Greetings Brethren,

We walk by Faith and not by sight. However, this fact is usually incomprehensible to the unbeliever. Thus will the prayers of the righteous continue to hold up the world and the unrighteous?

Peace and Love,

Carl Patton writing for the FreedomJournal March 27, 2002 in the year of our Lord and Savior Jesus Christ who brought the New Covenant of Faith and not works. Peace be forever to the Savior of humankind.



In the name of God, Master of the universe, Ruler of the earth.

It is for sure that there are believers and non-believers. Also, there are those among the unbelievers that doubt the existence and Supreme power of God. Can one believe in that which is not real or what cannot be proven? Is fruit noted in belief and self-confidence? What of the belief in what is negative and what is positive? Well does the person, group, government or society determine what is good or bad, negative or positive?

Will those that believe in God rely on God for Truth, Knowledge and Wisdom? Will the inspired Word of God determine our outlook on life and all things' we as human beings encounter?

Meanwhile, the debate continues regarding the conflict of faith-based preferences with established medical treatment practices. To answer these questions and concerns we are benefited by the thoughts of Dennis J. Doherty Ph.D. Dr. Doherty is an associate Professor of Christian Ethics in the Department of Theology at Marquette University.

Dr. Doherty renders the following arguments in an article entitled: When Religion and Medicine Clash: How Care-Givers Might Respond."

"The purpose of this article is to consider the relationship between religion and medicine from the standpoint of ethics and to suggest how physicians and other health care providers might respond when faith-based preferences of an autonomous patient (or the patient's surrogate) clashes with the medically indicated treatment modality."

Dr. Doherty argues that an expressed concern is for proper communication between doctor and patient. However, it is difficult for believers to explain the existence and Supreme power of God to unbelievers. Also, faith is the belief in the unseen. Thus if it could be proven, we don't need faith to believe it exists.

Furthermore the believer knows in his heart that God exists and that God heals. Although religion is private, medical personnel need to have an open-mind in dealing with religious patients. Thus, Dr. Doherty asks the question. "How can doctors and others get a handle on understanding the outlook of a devout believer?"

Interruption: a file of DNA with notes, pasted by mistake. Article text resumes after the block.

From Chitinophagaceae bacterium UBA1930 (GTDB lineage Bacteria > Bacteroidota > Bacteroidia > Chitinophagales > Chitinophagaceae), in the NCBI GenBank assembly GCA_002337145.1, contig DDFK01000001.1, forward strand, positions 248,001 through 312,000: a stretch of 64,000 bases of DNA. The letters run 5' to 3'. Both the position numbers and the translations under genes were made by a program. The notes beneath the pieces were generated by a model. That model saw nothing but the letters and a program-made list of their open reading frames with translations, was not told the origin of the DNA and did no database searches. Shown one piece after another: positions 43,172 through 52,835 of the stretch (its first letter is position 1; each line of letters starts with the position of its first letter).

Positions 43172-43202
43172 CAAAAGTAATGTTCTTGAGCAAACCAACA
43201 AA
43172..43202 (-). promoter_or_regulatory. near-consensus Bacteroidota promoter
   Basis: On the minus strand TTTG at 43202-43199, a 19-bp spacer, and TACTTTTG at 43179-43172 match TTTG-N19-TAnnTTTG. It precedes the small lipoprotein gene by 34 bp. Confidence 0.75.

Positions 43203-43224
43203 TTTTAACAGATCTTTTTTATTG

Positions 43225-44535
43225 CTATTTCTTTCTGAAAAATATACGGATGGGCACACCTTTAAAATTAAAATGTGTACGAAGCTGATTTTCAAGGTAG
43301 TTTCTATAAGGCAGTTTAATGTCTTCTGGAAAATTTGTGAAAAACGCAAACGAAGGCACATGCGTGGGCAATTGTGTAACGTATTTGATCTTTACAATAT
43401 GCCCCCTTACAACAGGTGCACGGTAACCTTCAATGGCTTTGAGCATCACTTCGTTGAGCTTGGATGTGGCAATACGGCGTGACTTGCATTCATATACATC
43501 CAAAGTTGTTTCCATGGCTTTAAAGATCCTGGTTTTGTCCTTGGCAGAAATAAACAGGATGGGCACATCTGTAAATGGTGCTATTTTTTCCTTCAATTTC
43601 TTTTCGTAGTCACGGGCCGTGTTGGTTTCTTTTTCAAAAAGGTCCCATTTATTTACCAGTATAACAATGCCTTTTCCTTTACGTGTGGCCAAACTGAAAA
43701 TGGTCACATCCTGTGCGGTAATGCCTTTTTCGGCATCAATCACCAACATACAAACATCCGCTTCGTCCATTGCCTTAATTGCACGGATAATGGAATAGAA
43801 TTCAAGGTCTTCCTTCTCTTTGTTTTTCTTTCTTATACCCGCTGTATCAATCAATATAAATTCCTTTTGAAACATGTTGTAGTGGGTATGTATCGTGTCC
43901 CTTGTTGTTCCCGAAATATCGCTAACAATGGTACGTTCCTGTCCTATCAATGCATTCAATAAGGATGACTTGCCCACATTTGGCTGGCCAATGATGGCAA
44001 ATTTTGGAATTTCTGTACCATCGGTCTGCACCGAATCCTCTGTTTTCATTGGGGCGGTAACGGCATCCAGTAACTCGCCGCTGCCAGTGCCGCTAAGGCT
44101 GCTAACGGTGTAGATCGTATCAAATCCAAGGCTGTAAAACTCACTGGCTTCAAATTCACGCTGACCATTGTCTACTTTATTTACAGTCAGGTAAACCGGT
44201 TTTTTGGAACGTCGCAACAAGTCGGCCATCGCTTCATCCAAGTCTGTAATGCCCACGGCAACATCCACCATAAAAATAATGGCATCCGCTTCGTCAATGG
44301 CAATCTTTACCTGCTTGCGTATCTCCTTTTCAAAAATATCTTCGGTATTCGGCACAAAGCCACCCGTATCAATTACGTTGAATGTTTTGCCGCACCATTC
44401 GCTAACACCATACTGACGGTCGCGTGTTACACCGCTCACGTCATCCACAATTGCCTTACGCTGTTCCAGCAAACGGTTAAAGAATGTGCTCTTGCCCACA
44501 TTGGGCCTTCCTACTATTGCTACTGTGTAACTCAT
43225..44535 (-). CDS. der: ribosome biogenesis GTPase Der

To answer this question doctors and health care personnel must understand the definitive qualities of religion, theology and God. Many people in the world have a flawed understanding of religion and how it impacts on the believer. Thus, many don't understand the distinctions between religion and theology. Theology renders a critical study of what religion teaches about God. Hence theology is the study or science of religion and religious beliefs.

However, religion is the belief and worship in God or gods. Gods are noted here as the belief in Pagan rituals and Pagan religions. Thus there are religious beliefs that deny the existence of one God and the reality of the Supremacy of God. Religion therefore recognizes the existence of a Supreme Being. But theology poses questions and creates theories concerning these questions.

With a basic understanding of religion and theology a doctor or health care professional can compile a background to formulate a viable questionnaire for his or her patients. He may also come to realize that all religious patients are not a part of an organized group. Religion does not dwell exclusively among established religious groups, hence many patients outside these groups follow God and doctors should take this into consideration.

As religious convictions motivate patients' they often dictate the acceptance or denial of treatments that doctors deem necessary or useless. But, religion and theology are often viewed as one and the same. There is also a historical record of religion and medicine being interchangeable.

We have previously noted the primary impact the Egyptians had on medicine and the earliest foundations of knowledge. In so doing the record shows that the Father of medicine rests in Egypt not in the Greek or Roman world. However, we include the following quote used by Dr. Doherty taken form (R.H., Major, A History of Medicine, Vol. I., Springfield Illinois, Charles, C. Thomas Publisher, 1954, p. 123).

"Hippocrates the Father of Medicine was himself religiously oriented. He wrote, before the gods, the physicians bow since they have not superabundance of power in their art."

This source goes on to say that Hippocrates was the first to separate medicine from philosophy and the role of the physician from the role of the priest. Realizing a brief history of medicine and religion is beneficial for the doctor and patient.

Cont. Part 105: Faith or Treatment?



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